Kew Bulletin

, 71:34 | Cite as

Two distinctive new species of Commicarpus (Nyctaginaceae) from gypsum outcrops in eastern Ethiopia

  • Ib Friis
  • Michael G. Gilbert
  • Odile Weber
  • Sebsebe Demissew


During field trips in 2013 and 2014, two distinctive plants belonging to the genus Commicarpus were collected in the Lele Hills, Bale Zone, eastern Ethiopia, on outcrops of sedimentary rock belonging to the Gorrahei Formation with high contents of gypsum. The plants are here described as two new species: Commicarpus macrothamnus Friis & O. Weber sp. nov. is unique among all hitherto described species of Commicarpus, being a robust free-standing shrub, almost a small tree up to 3½ m high, with woody stems up to c. 12 cm in diam. Commicarpus leleensis Friis & Sebsebe sp. nov. is also unusual in Commicarpus, being a small self-supporting shrub to 0.8 (– 1) m high. Both new species occur in small populations with restricted distribution; models based on the available information show that the potential distribution is also restricted. C. macrothamnus is here evaluated as Vulnerable (VU), while C. leleensis, only known from the type, should remain Data Deficient (DD). Outcrops of gypsum with restricted-range species are well known from eastern Ethiopia and Somalia, but the locality with the two new species of Commicarpus is the most north-western and one of the highest sites recorded so far for gypsum endemics.

Key Words

conservation ecology Gorrahei Formation inflorescence narrow endemics shrubby habit taxonomy 



The authors are indebted to the Carlsberg Foundation for continued support to the study of the flora and vegetation of Ethiopia, including the field trips to the Bale Zone in 2013 and 2014. The Bentham-Moxon Trust of the Royal Botanic Gardens, Kew, is thanked for supporting Odile Weber's participation in the field work in 2013. The travel companions in 2013 and 2014, Wege Abebe, technical assistant at ETH, Abubaker Adem, guide from Dinshu, and Ermias Getachew, driver at the College of Natural Science, Addis Ababa University, are thanked for excellent help and company in the field. The herbarium ETH and the College of Natural Science, Addis Ababa University, are acknowledged for logistic support during and after the field work. We also wish to thank Paulo van Breugel for the dataset used in the modelling of species distribution and Victoria Cicely Gordon Friis for preparing the drawings for Fig. 4 and 6, as well as for her help with the dissections, analyses and descriptions of anthocarps, fruits, seeds and embryos of both species.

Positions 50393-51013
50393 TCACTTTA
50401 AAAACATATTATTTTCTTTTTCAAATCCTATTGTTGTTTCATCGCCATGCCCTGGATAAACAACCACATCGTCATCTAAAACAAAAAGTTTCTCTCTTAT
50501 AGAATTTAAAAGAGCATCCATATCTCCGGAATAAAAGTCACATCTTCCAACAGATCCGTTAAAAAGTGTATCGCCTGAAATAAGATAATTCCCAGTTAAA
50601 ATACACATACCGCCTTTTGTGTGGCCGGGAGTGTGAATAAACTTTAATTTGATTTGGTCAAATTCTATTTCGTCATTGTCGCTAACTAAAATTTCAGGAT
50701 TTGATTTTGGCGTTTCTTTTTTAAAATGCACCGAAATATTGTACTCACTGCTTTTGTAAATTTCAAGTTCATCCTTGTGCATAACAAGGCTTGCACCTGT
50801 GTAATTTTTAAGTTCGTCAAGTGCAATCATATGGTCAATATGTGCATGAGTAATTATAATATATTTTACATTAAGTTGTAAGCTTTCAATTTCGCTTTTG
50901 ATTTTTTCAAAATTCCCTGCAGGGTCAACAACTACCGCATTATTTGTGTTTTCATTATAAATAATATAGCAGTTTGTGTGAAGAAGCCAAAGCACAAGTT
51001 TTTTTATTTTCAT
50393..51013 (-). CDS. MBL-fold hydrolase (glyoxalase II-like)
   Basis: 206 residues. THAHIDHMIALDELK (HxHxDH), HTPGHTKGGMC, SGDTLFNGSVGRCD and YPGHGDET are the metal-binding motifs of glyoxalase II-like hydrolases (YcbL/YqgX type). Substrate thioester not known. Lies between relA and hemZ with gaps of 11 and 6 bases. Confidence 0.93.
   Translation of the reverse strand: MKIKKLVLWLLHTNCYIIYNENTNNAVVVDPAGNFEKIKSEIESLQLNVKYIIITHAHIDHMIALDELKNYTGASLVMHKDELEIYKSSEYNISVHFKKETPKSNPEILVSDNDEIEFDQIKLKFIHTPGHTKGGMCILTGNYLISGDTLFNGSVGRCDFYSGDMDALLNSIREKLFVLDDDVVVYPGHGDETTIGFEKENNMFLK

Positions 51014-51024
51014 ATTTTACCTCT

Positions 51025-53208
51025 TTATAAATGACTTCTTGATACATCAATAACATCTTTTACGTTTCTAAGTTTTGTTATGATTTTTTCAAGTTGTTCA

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Copyright information

© The Board of Trustees of the Royal Botanic Gardens, Kew 2016

Authors and Affiliations

  1. 1.Biosystematics, Natural History Museum of DenmarkUniversity of CopenhagenCopenhagen KDenmark
  2. 2.Herbarium, Royal Botanic Gardens, KewSurreyUK
  3. 3.The National Herbarium, Department of Plant Biology and BiodiversityAddis Ababa UniversityAddis AbabaEthiopia

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